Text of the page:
May 26 (Bloomberg) -- Man Group Plc, the world’s biggest publicly traded hedge fund firm, said assets under management climbed 2.7 percent since March, boosted by sales in Japan and its acquisition of GLG Partners Inc.
Funds under management increased to $71 billion today from $69.1 billion at the end of March, the London-based company said in a statement today. Sales of the Nomura Global Trend fund totaled $2 billion since Man Group opened the pool two months ago after Japan’s worst earthquake. The Man IP220 GLG fund generated $400 million of sales in April and May, the firm said.
Man Group bought GLG for $1.6 billion in October after investors questioned whether the firm was too dependent on AHL, a computer-driven trading program that once accounted for more than half of assets. The purchase helped to increase assets by 75 percent in the year. Sales in Man Group’s fiscal fourth quarter exceeded redemptions for the first time in two years.
“Momentum in terms of sales appears to be building,” Mark Williamson, a London-based analyst at Peel Hunt Ltd., wrote in a note to clients. The $2 billion of sales for the Nomura fund after “the tragic Japanese earthquake speaks volumes,” according to Williamson, who has a “buy” rating on the stock.
The shares rose 2.5 percent to 245 pence at the close of London trading. The stock has dropped 17 percent this year, paring the firm’s market value to about 4.6 billion pounds ($7.5 billion).
Man Group today posted a smaller-than-estimated decline in full-year profit. Pretax profit from continuing operations fell to $324 million in the year through March from $541 million a year earlier, beating Man Group’s March forecast of $280 million. Sales in the fiscal fourth quarter totaled $600 million, paring total outflows for the year to $2 billion.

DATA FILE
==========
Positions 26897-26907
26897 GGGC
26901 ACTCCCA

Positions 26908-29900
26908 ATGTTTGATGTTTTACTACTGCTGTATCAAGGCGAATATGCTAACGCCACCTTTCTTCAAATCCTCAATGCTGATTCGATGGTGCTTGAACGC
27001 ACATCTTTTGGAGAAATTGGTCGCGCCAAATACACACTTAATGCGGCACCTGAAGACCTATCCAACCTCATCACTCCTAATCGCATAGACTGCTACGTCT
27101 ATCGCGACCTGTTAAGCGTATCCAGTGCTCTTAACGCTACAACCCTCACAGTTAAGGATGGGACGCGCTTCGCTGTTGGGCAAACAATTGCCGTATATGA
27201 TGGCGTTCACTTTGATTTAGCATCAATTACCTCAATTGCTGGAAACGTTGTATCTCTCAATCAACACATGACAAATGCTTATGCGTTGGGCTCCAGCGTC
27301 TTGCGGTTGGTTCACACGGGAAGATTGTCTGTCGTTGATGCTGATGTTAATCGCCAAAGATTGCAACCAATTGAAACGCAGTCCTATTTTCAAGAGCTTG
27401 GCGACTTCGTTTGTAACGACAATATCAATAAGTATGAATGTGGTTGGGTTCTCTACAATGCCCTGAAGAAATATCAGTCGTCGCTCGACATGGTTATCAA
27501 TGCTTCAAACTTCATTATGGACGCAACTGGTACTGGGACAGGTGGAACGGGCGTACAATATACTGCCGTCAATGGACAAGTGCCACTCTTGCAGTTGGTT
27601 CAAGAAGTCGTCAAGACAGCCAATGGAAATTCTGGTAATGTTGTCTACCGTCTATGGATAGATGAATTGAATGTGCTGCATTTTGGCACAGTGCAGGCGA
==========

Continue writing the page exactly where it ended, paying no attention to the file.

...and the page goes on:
The Man IP220 GLG pool is the first GLG structured product Man Group has offered to investors since buying the company last year. Structured products are typically packages of derivatives based on stocks, bonds, currencies and commodities.
The integration of GLG is “going very well,” Chief Executive Officer Peter Clarke said on a conference call with reporters. “That can be measured in performance, which has been good, and it can be measured in flows, which have been good.”
Management and performance fees rose 7 percent to $599 million for the year. Net income dropped to $211 million from $445 million in the year-earlier period.
The hedge fund manager said in March full-year profit would be hurt by costs including a $375 million expense to write down the value of one of its investment businesses because of declining revenue. Man Group took the writedown because its structured-products unit switched to selling GLG investments.
AHL, which attempts to profit from trends in prices of currencies and commodities, gained 17 percent last year, according to data compiled by Bloomberg. It is down 6.7 percent this year. AHL funds on average are 12 percent below their so-called high-water marks, which is the level at which Man Group can charge investors performance fees.
So-called managed futures funds such as AHL declined when the Japanese earthquake triggered a quick shift in currency markets in March and when oil and silver prices plunged over two days earlier this month.
Clarke told reporters he doesn’t expect AHL’s losses this year will affect sales because investors know there will be periods in which it doesn’t perform.
“I don’t think performance in April in May is going to affect sales directly,” he said.
Man Group said it has $900 million of surplus capital, up 38 percent since March. The company has no plans to use those funds for acquisitions, Clarke said.
Hedge funds are private, lightly regulated pools of capital whose managers can buy or sell assets, bet on falling as well as rising asset prices and participate in profits from money invested.
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